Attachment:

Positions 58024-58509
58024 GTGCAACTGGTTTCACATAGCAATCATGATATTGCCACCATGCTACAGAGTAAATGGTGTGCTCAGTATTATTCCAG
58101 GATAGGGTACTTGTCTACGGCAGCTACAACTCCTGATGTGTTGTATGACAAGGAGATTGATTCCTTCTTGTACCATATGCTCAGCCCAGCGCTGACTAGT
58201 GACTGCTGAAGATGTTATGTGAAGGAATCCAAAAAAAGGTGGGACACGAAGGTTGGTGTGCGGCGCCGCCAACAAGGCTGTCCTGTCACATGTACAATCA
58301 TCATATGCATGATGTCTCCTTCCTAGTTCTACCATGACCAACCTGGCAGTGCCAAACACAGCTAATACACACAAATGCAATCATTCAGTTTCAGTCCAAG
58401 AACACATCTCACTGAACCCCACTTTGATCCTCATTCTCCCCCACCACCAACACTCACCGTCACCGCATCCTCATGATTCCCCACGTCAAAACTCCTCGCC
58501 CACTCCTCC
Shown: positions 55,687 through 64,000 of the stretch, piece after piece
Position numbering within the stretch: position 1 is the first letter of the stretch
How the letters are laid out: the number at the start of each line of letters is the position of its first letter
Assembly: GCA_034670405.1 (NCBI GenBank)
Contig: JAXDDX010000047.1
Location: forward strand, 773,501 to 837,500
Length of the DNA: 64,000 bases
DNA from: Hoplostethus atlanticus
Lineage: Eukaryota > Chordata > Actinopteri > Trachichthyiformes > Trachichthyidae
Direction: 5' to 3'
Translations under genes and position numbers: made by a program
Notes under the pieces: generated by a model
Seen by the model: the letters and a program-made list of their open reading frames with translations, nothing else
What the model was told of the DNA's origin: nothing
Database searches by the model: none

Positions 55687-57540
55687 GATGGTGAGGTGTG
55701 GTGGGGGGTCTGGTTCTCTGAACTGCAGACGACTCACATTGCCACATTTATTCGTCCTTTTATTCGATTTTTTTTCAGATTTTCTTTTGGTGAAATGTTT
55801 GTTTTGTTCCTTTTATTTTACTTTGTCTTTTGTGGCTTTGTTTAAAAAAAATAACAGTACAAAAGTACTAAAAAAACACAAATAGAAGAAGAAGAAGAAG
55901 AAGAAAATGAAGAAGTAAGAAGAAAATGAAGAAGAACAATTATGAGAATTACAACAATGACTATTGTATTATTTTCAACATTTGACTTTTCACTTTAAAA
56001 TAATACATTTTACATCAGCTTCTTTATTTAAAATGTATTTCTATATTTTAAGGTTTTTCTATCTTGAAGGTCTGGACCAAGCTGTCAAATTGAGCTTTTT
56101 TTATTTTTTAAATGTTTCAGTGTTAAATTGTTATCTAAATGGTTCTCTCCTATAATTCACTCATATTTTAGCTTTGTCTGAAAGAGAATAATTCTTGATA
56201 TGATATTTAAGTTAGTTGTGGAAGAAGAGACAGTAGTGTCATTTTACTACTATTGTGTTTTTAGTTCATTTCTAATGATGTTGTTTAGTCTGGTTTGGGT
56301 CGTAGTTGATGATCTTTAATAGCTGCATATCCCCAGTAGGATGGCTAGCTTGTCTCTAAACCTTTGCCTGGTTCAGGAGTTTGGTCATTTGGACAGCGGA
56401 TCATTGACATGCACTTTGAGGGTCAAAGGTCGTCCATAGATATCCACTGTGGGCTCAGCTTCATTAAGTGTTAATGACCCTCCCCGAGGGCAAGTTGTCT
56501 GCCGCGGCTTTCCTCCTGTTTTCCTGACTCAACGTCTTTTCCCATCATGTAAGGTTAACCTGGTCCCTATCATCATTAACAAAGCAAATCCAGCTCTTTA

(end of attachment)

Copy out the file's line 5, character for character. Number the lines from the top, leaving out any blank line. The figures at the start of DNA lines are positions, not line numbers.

58301 TCATATGCATGATGTCTCCTTCCTAGTTCTACCATGACCAACCTGGCAGTGCCAAACACAGCTAATACACACAAATGCAATCATTCAGTTTCAGTCCAAG